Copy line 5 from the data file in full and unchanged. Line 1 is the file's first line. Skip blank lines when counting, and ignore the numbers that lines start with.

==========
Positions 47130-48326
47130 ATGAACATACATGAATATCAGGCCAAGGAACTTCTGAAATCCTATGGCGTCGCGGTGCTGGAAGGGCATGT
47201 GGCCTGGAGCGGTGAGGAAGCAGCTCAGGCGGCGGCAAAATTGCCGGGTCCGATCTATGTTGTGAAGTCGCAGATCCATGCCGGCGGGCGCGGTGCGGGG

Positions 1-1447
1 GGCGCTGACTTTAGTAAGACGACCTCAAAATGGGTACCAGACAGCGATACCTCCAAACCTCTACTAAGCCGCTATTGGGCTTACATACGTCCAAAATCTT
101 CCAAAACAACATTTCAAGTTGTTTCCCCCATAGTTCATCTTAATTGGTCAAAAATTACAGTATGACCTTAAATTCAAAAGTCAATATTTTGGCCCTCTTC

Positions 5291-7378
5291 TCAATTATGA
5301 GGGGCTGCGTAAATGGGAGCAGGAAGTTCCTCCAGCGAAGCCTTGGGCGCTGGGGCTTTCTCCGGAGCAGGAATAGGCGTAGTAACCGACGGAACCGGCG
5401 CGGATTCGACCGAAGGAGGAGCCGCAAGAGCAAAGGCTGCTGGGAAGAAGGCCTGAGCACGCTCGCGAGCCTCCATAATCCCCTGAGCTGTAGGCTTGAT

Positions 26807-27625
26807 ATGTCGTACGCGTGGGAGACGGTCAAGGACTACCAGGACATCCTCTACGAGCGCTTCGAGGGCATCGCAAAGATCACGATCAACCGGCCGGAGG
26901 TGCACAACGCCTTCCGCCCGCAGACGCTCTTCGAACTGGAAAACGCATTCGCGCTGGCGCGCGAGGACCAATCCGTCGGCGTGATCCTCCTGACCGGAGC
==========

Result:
1 GGCGCTGACTTTAGTAAGACGACCTCAAAATGGGTACCAGACAGCGATACCTCCAAACCTCTACTAAGCCGCTATTGGGCTTACATACGTCCAAAATCTT